While technology has improved our lives in so many ways, it has eviscerated recording and publishing income for musicians. Models like Spotify and Apple Music have done little to move the needle for independent artists, and the slow but inevitable shift away from print media in music publishing doesn’t simplify things either.

Commissioning a piece remains a key income stream for composers.

For me, two questions emerge when thinking about commissioning a piece:

  1. How can composers make enough on a composition for it to be financially viable?
  2. How can performers afford to pay composers a fair amount for their time and creative effort?

Certainly, these are not new problems. If we look back at the letters of J.S. Bach, for example, we find an amusingly high percentage of them consumed with the nuts & bolts of finances. Finances have been a major concern for composers from that time period through the present day.

Commissions have been crucial for composers for hundreds of years, and technological developments like social media and crowdsourcing have opened up new possibilities for cross-commissioning projects.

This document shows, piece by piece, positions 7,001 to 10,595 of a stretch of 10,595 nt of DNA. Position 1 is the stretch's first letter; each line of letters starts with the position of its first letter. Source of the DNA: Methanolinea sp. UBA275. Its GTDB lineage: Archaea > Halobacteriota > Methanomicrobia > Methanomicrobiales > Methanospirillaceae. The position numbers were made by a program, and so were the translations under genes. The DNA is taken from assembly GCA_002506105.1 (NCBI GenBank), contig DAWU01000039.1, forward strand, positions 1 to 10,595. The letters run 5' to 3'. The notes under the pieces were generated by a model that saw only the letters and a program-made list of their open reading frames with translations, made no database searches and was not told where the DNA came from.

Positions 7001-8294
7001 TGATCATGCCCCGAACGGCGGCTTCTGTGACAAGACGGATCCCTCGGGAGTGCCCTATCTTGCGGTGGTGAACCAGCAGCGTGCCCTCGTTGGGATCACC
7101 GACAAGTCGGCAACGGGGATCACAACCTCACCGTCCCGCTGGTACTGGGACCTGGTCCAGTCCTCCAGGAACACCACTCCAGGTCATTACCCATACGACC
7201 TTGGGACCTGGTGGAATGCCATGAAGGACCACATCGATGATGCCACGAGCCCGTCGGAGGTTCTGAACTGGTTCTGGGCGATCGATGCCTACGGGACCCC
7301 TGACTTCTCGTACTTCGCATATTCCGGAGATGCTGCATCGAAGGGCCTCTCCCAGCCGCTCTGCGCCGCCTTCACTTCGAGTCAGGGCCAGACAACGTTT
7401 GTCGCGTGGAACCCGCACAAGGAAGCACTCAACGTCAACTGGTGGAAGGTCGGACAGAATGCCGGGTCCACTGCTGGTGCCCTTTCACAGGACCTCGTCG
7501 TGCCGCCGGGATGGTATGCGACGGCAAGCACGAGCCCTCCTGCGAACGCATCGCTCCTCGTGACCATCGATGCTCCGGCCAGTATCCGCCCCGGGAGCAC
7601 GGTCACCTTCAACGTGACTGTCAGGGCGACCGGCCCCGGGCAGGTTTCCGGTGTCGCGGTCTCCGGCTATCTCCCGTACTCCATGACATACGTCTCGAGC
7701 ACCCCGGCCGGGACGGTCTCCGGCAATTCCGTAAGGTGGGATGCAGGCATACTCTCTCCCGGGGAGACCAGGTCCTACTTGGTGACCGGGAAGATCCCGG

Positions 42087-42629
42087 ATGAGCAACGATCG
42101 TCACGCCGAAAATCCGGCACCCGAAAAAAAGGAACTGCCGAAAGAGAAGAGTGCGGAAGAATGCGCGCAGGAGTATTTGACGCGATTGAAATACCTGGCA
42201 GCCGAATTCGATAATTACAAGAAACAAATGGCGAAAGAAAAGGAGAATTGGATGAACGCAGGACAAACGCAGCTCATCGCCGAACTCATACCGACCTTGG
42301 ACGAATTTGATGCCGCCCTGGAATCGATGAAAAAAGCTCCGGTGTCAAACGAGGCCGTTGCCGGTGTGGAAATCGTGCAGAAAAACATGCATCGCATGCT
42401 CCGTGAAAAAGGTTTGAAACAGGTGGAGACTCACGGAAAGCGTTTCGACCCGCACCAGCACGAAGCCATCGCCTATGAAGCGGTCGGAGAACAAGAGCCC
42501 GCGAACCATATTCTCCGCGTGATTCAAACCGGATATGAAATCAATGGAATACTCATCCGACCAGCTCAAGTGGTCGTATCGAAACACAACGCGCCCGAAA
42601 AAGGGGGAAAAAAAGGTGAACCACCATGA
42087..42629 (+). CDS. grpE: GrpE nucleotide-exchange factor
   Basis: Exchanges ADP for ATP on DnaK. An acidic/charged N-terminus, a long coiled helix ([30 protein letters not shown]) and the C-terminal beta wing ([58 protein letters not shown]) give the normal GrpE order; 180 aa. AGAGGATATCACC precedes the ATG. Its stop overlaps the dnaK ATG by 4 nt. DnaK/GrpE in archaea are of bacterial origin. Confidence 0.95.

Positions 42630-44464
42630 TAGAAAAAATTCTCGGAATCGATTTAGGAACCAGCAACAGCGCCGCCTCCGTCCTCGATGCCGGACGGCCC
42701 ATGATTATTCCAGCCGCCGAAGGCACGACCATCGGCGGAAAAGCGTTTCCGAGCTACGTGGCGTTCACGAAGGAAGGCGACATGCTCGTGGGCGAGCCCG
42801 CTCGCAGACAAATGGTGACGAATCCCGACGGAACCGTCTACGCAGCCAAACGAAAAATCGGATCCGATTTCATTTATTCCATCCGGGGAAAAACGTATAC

Let’s take a look at three significant commissioning projects in the double bass world over the past couple of decades.

Several people play recurring roles in each of these stories, including Jeremy Kurtz-Harris (who inspired me to write this post), Jeff Bradetich, Barry Green, and Andrés Martín.

Story #1 – Pooling Resources: The Harbison Concerto Consortium Project (2000-2008)

In 2000, an idea was hatched to commission a double bass concerto from a major composer. San Diego Symphony principal bassist Jeremy Kurtz-Harris wrote a wonderful piece, originally published in the International Society of Bassists’ Bass World journal, documenting the commissioning process for what ultimately became the Harbison Concerto.